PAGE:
What is she doing today: Lidija Dimkovska, writer and translator
Lidija Dimkovska is a Macedonian poet, prose writer, essayist, theorist in the field of literature and a translator who has lived in Slovenia for years, but often visits her homeland.
She graduated from the Faculty of Philology in Skopje in the General and Comparative Literature group, and earned her doctorate on a topic from Romanian literature at the Faculty of Philology in Bucharest, Romania, where she later worked as a lecturer in Macedonian language and literature. Also, she was the editor of the poetry section of the electronic magazine for culture and art "Blesok". He has been a member of DPM since 1995.
Dimkovska is the winner of the "Studentski svor" award for the best debut book. For her first novel "Hidden Camera" she received the award of DPM "Stale Popov" for the best novel. She also received this award for her novel "Reserve Life", published in 2012. For the novel "Reserved Life", in 2013, Dimkovska also received the prize for literature of the European Union.
Her most important works are "Bows from the East", "Black on White", "Bitten Nails", "Nobel vs. Nobel", the novels "Hidden Camera", "Spare Life", "No-Ui" and others.
We asked Lydia what a typical day looks like for her, and here's what she revealed.
- My day starts with Turkish (or coffee brought from Skopje) that my husband Ales Mustar makes for me, preparing himself a macchiato. With my coffee, I usually read a classic newspaper that awaits us every morning at the doorstep, as well as Macedonian newspapers on the Internet and news on social networks. After I find out what is happening in Macedonia, Slovenia and in the world, saturated with reality, I continue through the day creating my own reality – writing it/thinking about it/changing it/thinking about my new novel "Unique National Number".
At the same time, I am preparing the translation workshop that I will hold in Skopje in August, I am writing down the questions that I will ask the Polish writer Mikolaj Grinberg about his book of excellent short stories "Jewish Work" at the promotion that "Ili-Ili" is planning for August , and even now I am happy that in August the Poetry Night in Velestovo, a joint poetry reading with Ales in Bitola, as well as the performance of the Struga evenings of poetry, are waiting for me.
When Emma wakes up, who has just finished elementary school and enrolled in high school, both Ales and I drop everything and devote ourselves to her by "suffocating" her with our hugs, kisses, conversations and offers for breakfast. Then everyone retires to their "own" room. Lunch is a relaxation for me from the mental work that often includes translations and re-singings, literary research, writing forewords, essays or articles, editing anthologies and literary selections, answering interviews, correspondence, selecting literary materials, contagious festivals and publications, help for my translator/s who address me with questions and other things, is our most important meal together, and it is followed above all by long hours of reading books, family conversations, then walks along Ljubljana, viber-chats, meeting friends, visiting plays, exhibitions , readings and concerts, and Ljubljana abounds with cultural events in the summer, but we often spend our evenings watching good movies with Aleš while we wait for Emma to return from socializing with her peers in the neighborhood.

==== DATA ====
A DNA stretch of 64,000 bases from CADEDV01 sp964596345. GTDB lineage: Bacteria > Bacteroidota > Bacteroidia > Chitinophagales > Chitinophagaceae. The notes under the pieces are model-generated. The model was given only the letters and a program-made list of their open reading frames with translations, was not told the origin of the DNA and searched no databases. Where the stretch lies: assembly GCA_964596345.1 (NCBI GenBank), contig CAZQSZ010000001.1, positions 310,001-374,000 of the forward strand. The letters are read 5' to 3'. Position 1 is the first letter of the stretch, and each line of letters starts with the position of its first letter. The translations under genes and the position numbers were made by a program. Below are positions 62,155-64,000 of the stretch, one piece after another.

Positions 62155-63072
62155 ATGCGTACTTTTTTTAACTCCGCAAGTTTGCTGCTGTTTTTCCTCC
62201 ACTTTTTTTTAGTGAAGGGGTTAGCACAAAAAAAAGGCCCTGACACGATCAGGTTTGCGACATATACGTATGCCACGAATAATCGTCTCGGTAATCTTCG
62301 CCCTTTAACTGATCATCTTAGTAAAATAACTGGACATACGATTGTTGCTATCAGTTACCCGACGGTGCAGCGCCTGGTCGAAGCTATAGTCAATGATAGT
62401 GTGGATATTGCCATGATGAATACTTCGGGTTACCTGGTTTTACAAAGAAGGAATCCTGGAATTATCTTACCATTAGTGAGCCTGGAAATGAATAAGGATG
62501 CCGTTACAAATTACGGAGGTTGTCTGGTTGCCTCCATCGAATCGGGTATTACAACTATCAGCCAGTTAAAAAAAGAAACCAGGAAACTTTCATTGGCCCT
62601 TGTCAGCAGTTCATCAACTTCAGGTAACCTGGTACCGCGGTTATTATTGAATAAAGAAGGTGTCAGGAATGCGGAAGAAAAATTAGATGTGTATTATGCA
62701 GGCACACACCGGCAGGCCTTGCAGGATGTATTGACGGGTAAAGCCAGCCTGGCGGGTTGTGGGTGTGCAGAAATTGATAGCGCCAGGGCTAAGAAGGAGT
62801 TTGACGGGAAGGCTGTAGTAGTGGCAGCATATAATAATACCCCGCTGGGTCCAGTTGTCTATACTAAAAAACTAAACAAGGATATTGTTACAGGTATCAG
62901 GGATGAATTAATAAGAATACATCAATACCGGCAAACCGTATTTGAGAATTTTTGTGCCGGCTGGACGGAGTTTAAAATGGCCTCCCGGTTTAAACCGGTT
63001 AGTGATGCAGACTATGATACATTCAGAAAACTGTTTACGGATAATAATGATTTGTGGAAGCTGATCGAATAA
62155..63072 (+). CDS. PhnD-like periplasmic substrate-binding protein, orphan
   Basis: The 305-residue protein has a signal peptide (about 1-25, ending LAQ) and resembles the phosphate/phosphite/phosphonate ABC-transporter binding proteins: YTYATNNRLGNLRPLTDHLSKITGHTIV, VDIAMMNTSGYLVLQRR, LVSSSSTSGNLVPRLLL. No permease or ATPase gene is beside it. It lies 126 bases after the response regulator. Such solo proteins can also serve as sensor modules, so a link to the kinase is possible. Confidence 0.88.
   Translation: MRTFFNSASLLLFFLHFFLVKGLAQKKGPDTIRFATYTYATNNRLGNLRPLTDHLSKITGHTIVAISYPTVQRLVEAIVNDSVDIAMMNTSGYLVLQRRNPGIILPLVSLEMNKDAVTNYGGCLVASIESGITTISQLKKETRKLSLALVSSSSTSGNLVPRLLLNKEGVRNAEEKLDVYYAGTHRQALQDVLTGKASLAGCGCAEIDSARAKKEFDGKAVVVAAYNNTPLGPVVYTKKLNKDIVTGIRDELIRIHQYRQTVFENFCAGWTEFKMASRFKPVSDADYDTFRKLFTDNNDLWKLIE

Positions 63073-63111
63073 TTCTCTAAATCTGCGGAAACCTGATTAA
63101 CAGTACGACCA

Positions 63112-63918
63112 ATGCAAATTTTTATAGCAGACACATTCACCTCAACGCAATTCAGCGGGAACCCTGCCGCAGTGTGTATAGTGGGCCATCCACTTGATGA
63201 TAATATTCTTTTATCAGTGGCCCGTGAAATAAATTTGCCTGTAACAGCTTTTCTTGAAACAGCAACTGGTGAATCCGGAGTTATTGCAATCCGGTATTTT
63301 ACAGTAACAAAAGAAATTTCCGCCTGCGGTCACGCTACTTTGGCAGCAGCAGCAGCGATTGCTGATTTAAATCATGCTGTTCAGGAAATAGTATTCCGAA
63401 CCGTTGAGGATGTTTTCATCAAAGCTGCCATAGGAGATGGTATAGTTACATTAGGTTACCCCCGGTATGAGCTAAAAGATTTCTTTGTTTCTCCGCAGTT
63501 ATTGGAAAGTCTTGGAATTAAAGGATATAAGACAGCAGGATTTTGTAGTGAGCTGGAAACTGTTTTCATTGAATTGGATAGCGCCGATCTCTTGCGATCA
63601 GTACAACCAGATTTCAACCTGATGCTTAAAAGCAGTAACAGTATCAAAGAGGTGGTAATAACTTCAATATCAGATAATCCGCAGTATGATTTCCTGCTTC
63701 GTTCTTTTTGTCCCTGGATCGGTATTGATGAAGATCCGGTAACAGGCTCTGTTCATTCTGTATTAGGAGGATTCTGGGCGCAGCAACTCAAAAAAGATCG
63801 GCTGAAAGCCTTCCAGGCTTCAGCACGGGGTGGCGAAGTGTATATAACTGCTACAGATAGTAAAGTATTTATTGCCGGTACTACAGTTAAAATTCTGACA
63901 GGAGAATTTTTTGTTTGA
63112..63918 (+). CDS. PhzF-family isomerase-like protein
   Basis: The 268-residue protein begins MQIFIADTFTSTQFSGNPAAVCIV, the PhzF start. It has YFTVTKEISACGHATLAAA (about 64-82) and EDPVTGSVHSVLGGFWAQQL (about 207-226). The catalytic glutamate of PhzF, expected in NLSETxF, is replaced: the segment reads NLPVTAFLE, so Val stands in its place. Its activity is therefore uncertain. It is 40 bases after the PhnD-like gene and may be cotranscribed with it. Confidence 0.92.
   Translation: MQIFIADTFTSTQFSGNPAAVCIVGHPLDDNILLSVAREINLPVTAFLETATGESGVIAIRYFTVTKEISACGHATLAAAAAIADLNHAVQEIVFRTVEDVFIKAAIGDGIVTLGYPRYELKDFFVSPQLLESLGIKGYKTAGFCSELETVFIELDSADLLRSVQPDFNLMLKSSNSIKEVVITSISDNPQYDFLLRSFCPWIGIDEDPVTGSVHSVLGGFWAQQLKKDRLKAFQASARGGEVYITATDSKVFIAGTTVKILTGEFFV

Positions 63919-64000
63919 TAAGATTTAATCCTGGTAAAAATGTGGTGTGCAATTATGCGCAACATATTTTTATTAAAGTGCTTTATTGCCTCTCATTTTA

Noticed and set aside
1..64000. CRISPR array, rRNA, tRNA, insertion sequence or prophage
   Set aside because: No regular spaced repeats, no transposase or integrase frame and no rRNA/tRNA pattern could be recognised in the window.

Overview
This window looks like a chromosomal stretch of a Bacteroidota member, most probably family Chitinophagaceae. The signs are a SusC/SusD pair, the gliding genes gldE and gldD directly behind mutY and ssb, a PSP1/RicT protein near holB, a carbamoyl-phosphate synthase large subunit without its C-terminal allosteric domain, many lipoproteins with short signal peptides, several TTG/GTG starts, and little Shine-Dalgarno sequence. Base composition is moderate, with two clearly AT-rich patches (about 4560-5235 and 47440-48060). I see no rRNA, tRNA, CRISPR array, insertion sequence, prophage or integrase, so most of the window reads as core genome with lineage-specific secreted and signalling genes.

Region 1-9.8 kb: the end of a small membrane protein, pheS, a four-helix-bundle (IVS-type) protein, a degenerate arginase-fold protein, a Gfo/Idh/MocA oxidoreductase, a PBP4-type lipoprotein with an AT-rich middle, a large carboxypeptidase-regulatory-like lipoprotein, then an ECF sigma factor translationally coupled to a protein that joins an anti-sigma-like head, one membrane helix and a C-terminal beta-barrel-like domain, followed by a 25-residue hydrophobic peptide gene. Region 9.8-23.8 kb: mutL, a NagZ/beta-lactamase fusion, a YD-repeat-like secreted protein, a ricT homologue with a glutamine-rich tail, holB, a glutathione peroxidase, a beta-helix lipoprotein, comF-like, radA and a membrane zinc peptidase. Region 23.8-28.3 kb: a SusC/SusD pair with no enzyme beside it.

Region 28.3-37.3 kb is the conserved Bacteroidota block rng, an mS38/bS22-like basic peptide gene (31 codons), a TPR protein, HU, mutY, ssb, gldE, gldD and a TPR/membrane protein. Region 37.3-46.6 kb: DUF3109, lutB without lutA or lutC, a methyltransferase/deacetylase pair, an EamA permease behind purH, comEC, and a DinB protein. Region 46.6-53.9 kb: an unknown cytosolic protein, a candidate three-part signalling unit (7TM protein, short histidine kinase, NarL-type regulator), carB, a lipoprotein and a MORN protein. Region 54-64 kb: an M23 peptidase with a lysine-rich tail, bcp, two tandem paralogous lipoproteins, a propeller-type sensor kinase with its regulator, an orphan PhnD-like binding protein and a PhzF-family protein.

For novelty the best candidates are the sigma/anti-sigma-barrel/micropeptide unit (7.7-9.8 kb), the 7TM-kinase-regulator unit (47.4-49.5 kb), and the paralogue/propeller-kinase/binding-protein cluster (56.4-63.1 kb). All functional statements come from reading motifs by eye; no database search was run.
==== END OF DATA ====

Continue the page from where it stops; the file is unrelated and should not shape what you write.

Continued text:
However, every day is different in some way and that is the beauty or ugliness of the day. Sometimes the day is light as a feather, sometimes heavy as a saddle, it depends on external influences and internal conditions, the soul has no routine. Today, for example, a wonderful event awaits me: a poetry reading in the city theater in Ptuj together with Slovenian poets Boris A. Novak, Milan Jesih and Anja Golob and with the Ukrainian poet who lives in Slovenia, Evgenia Chuprina. Our reading, organized by the publishing house "Goga", has a noble goal - we would like to collect donations for scholarships for Ukrainian authors who sought refuge from the war in Slovenia. I think it is important that the engagement does not remain only within the literary expression, but also extends into the sphere of life as such, because for me literature is life, and life is literature.